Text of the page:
Editor’s note: Maria Rapoza, is the vice president of science and technology development at the North Carolina Biotechnology Center. She will be moderating a panel discussion focused on alternative energy at the Council for Entrepreneurial Development’s 16th annual Biotech Conference on May 15, 2007. This column is the latest in the Entrepreneurial Spirit series produced in partnership between CED and WRAL Local Tech Wire.

RESEARCH TRIANGLE PARK, N.C. – Political, environmental, social and economic forces are aligning around the tools of biotechnology as the best hope for developing the new generation of biofuels needed to supplement traditional petroleum-based products.

That bodes well for North Carolina – a global powerhouse in biotechnology entrepreneurship that also imports 5.6 billion gallons of petroleum-based liquid fuel annually.

Despite the fact that Midwestern corn-belt states have made great progress with their first-generation technology making ethanol from starches like corn, we as a nation will not reach the kind of production capacity that is needed if we focus solely on corn as a feedstock. North Carolina is not a major corn-producing state – and we know it is not going to turn into one. Nor is it our goal to import large amounts of corn for ethanol production and drive up the cost of animal feed, harming our own large agricultural economy.

However, North Carolina’s best available resources usher this state directly into the second-generation production of bioethanol from the cellulose found in waste wood and other fast-growing plant materials such as switchgrass.

Basic biotechnology products, such as enzymes, are being perfected here that will soon be used with certain locally grown woody plant materials for geographically distributed statewide commercial-scale ethanol production.

Developing this new technology on a commercial scale will set North Carolina on a long-term transformation away from its outsized dependence on petroleum and into a more diverse energy economy with much stronger ties to agriculture and forestry. It has the potential for far greater economic benefit for all the citizens of the state.

But we need to be visionary and change the rules of the game through the tools of biotechnology if we hope to achieve the scale of production needed for these renewable fuels to become a realistic supplement to traditional fuels. North Carolina has already made a long-term investment in biotechnology, starting with the creation of my own organization, the North Carolina Biotechnology Center nearly a quarter-century ago.

Now biotechnology provides the tools to break apart the cellulose in plants and convert it
to sugars that can be fermented to ethanol. These enzymes, called cellulases, operate as molecular machines that pick up individual strands of cellulose and break off the attached sugars – glucose and cellobiose. Freed from the cellulose, the sugars can be fermented to bioethanol.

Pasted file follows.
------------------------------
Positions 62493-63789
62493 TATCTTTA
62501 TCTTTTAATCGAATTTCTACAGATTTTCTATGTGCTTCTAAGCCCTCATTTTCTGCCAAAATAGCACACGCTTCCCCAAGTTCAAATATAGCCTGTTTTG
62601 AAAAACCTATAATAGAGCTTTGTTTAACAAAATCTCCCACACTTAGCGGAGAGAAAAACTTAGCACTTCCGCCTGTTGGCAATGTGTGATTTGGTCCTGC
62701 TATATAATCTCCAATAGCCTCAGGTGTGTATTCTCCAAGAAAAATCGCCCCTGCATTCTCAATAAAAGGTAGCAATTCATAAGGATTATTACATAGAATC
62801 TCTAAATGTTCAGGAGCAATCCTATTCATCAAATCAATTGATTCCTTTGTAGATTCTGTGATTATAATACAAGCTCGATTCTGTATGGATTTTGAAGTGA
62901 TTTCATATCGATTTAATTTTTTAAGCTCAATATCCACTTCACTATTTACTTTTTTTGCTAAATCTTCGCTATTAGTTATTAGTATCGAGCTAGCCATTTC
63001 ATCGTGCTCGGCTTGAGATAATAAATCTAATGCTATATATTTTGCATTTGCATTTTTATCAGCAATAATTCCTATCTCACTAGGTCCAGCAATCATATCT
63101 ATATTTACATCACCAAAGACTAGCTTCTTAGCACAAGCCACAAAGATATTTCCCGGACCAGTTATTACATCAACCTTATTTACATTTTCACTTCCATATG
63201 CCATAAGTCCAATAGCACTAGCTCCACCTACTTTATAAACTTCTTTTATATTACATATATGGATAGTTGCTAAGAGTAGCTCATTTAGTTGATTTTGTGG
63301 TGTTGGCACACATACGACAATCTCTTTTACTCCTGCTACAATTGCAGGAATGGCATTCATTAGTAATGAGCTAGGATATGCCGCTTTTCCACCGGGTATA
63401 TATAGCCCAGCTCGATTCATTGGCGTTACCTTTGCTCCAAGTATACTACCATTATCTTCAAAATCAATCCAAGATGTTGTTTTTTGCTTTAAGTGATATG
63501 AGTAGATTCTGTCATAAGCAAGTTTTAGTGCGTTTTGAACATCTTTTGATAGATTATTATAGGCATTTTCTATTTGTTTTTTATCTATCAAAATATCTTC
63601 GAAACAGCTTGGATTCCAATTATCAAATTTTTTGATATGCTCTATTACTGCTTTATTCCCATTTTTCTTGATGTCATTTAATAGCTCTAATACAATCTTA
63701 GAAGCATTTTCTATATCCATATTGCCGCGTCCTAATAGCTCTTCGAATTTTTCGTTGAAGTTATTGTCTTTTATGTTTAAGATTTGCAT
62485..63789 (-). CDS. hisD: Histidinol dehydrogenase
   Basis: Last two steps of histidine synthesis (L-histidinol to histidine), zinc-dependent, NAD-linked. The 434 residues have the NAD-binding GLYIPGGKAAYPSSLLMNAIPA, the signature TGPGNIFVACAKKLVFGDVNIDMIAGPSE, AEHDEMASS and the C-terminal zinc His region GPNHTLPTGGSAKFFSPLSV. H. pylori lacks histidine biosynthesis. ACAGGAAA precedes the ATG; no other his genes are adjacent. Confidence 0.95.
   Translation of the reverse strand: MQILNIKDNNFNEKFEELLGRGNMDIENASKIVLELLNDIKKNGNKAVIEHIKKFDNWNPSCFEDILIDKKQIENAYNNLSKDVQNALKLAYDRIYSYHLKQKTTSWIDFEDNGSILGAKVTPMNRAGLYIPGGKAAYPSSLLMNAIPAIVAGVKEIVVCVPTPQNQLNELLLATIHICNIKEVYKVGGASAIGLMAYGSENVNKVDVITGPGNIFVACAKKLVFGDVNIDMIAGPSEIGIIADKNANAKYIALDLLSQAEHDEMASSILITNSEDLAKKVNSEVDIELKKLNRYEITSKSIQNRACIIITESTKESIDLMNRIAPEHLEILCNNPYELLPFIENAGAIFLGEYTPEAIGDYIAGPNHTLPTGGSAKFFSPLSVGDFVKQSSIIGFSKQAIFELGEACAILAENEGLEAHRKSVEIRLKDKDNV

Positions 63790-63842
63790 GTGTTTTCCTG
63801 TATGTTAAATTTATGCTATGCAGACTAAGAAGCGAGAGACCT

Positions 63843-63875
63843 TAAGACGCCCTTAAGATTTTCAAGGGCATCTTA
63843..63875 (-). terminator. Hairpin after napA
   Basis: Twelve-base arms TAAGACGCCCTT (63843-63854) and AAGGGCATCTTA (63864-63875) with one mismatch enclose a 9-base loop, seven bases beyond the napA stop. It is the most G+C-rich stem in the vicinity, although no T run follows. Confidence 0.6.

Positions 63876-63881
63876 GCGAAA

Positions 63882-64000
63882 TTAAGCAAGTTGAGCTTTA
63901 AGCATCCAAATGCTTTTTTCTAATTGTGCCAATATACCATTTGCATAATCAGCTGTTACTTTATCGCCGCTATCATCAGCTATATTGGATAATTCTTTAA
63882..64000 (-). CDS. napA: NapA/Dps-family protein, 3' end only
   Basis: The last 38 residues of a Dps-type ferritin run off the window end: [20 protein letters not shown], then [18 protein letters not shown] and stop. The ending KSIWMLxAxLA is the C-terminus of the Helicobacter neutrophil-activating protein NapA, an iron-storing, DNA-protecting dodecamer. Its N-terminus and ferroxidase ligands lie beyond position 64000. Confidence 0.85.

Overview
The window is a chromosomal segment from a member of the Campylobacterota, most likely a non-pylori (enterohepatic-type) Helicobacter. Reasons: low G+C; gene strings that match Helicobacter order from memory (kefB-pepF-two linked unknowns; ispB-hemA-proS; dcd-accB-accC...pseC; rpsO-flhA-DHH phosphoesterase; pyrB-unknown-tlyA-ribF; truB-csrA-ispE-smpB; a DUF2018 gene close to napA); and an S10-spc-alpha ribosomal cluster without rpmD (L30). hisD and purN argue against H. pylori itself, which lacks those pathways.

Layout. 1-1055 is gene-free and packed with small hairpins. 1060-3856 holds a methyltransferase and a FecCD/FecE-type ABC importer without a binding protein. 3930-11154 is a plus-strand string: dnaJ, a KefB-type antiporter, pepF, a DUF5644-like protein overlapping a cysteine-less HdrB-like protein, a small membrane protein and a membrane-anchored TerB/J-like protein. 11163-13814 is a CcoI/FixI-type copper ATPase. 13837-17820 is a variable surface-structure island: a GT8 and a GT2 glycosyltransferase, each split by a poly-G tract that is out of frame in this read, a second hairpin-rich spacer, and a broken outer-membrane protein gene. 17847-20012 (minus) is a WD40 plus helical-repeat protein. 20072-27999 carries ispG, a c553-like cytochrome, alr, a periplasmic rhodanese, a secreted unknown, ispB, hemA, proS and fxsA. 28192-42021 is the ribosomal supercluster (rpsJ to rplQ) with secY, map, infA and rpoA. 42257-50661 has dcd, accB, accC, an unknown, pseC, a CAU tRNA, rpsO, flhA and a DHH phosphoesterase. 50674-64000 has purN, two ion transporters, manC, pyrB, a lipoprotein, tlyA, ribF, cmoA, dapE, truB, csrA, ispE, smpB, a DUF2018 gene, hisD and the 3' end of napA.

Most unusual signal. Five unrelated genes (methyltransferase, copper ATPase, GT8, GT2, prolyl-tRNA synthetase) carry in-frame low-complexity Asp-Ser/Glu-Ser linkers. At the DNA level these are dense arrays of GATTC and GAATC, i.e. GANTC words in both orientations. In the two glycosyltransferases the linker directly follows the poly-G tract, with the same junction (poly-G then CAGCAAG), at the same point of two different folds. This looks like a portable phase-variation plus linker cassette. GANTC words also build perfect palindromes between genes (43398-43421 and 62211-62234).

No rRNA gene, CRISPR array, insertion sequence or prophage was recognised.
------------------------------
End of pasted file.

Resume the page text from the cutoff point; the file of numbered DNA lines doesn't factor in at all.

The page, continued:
Right now there is a technology gap in industrial biotechnology and biofuels. This new technology is feasible in the laboratory, but widespread commercial use is still a few years away.

That puts North Carolina in an important strategic position, capitalizing on our historic long-term vision in biotechnology with a coordinated state plan at just the right time to turn this technology gap to our advantage.

Many other states are working in this area as well, and those efforts are to be applauded and supported. This is not a local or regional issue; it is on the national stage. However, we do believe that progress and breakthroughs will occur first on a local level, and that what we do in the states will provide models for us as a nation.

What crop will be used as the feedstock that will make North Carolina most competitive? Will it be switchgrass, genetically engineering loblolly pines, or something else? Early signs are that multiple feedstocks will be evaluated on a regional basis, and different ones will likely be selected based on regional production capacity and geography.

North Carolina will see significant benefits if we get into this game at the right place – doing the research and commercializing it through technology transfer and entrepreneurial efforts and then taking it forward to agricultural communities to ramp up production and then on to the production plants to make the biofuels. It will require significant coordination at every stage.

A strong biofuels industry can boost demand for agricultural products and create new production jobs in rural communities. Just as the sawmill used to be close to the forest, and the cotton gin close to the cotton field, these bioethanol production plants will likely end up close to where these crops are grown.

Our state effort, initiated in last year’s NC Senate bill 2051 mandating North Carolina’s strategic plan for biofuels leadership, is designed to provide clear focus and coordination for this to mature and transition into a commercial endeavor. The plan lays out nine bold strategies for the decade ahead, the first of which commits North Carolina to producing and selling 500 million gallons of biofuel within the next decade.

The politics, economics, and technology of North Carolina are in perfect alignment to move into biotechnology-based biofuel production. The Strategic Plan for Biofuels Leadership provides the opening we need to expand entrepreneurial activity in this area.

The time is ripe for North Carolinians to pull up to the gas pump and buy bioethanol made in North Carolina, from new North Carolina-grown cellulose feedstocks.